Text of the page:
ABYAN, Apr. 26th – US airstrikes in Abyan governorate are still threatening the lives of citizens. The Al-Ma’jala strike – which took place on 17 December 2009 and killed 55 people, including 14 women, 21 children and 14 alleged Al-Qaeda members – still looms large in the region’s collective memory.
According to Abyan’s security chief, Colonel Abdullah Ali Saeed, a new airstrike hit the small village of Amfryad in Mudiyah district on 24 April 2011. The attack involved two cruise missiles being launched by a US Predator drone.
The Predator was pursuing a pickup truck allegedly belonging to Al-Qaeda in the Arabian Peninsula (AQAP) jihadists.
However, according to Abdullah Al-Waleedi, chief of security at the checkpoint leading out of the village, the missiles missed their target and exploded on the main asphalt road that connects Aden-Shabwa and Hadramout. This road also divides the village of Amfryad in two.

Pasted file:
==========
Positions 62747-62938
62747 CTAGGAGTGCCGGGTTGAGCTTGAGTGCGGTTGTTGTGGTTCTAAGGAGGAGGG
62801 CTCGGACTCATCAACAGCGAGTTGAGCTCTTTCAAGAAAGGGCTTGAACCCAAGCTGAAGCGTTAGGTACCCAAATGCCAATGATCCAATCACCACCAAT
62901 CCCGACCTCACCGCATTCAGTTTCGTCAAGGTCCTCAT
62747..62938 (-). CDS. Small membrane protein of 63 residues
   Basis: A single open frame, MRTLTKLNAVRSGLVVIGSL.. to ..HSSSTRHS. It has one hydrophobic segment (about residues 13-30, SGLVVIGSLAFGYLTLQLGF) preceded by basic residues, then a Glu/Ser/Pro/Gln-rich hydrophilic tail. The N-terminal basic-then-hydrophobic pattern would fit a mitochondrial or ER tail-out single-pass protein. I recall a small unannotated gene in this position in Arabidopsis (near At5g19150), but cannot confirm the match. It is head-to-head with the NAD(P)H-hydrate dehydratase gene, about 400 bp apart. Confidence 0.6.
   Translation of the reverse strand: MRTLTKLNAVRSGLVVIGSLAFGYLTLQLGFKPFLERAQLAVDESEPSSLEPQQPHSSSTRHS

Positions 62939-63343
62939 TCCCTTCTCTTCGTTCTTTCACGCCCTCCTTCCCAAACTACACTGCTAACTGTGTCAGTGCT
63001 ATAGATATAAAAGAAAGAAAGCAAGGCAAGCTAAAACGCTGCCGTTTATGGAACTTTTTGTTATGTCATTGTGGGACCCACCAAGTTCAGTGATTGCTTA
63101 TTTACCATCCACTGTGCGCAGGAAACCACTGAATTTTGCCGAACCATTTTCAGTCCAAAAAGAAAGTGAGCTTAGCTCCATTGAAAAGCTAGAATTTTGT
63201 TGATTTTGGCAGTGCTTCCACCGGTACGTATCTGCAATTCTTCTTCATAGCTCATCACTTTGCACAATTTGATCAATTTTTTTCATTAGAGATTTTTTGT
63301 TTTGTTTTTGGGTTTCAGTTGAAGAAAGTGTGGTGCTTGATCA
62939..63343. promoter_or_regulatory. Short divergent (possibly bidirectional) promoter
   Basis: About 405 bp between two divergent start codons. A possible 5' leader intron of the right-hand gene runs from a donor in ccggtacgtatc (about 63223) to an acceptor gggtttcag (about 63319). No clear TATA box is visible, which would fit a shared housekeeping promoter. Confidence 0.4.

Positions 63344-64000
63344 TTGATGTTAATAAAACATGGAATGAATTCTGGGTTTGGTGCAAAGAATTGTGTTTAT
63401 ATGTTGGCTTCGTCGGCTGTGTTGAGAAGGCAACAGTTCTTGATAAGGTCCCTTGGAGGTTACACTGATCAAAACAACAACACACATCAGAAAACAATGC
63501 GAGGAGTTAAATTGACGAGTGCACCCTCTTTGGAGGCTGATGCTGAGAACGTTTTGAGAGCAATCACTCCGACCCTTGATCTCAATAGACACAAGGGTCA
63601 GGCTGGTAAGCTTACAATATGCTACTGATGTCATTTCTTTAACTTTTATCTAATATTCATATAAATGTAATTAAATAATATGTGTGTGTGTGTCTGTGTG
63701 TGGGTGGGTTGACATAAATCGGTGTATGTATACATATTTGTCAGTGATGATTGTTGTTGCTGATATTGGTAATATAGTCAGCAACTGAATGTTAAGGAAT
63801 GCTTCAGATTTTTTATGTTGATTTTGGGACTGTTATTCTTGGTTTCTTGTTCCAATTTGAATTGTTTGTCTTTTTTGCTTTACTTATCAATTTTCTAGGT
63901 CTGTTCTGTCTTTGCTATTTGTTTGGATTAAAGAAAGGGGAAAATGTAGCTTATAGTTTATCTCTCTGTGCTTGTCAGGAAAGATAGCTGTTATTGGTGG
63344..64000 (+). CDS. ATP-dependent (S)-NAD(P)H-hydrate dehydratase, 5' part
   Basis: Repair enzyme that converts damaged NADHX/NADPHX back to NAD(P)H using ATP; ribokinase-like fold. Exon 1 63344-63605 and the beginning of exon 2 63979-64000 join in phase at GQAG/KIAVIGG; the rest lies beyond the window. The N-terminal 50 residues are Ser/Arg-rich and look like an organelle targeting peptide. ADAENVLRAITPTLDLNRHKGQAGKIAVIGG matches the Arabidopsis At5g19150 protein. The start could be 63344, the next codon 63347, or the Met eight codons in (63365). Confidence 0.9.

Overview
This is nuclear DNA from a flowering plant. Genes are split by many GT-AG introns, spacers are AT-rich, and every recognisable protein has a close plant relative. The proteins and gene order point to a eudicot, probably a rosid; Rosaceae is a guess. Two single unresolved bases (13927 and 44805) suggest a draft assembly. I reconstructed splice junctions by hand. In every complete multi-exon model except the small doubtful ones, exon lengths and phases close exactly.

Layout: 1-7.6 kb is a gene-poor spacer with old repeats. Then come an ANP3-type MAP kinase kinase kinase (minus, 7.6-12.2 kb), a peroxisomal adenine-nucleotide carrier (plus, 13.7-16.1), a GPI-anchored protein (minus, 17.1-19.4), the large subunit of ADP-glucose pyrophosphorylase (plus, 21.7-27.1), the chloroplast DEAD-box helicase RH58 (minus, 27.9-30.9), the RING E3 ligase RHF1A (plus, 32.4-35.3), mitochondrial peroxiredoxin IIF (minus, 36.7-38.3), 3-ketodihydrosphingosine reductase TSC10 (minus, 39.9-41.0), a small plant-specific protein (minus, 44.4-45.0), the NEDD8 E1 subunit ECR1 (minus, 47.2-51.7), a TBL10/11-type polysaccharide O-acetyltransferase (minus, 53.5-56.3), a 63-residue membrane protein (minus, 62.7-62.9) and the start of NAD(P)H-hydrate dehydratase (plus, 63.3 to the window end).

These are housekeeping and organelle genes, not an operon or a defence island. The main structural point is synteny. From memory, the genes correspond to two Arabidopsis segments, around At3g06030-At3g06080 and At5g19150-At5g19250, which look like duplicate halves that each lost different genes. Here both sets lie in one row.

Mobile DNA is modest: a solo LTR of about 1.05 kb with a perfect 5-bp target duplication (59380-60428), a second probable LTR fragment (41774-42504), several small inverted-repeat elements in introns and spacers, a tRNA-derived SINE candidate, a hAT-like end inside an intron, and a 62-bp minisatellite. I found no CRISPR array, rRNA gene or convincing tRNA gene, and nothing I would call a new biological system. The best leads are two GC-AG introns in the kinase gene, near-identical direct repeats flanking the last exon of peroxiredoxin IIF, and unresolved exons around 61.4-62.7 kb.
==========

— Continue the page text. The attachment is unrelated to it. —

One of the missiles did not explode and remained on the side of the road until Tuesday, when the district’s security chief came to collect it in a container.
Approximately 4,000 people live in Amfryad and have all been terrified by the recent US airstrike. In the days that followed, villagers refused to send their children to school, fearing for their very lives.
Al-Waleedi criticized the way that the US has been targeting alleged Al-Qaeda elements, saying that “…there are many other ways that could be employed to catch those people.”
“The airstrikes often result in the killing of innocent civilians and they terrify people,” he said.
Al-Waleedi explained that around 70 Al-Qaeda members still exist in the village. Only ten of them are from Mudiyah district, while the others allegedly hail from tribes in Marib and Al-Jawf governorates.
According to Al-Waleedi, there are also several Saudis, Egyptians and Algerians within their camp.
He added that, “Locals are not sympathetic to or supportive of Al-Qaeda. However, any member of this group should be pursued via methods other than airstrikes.”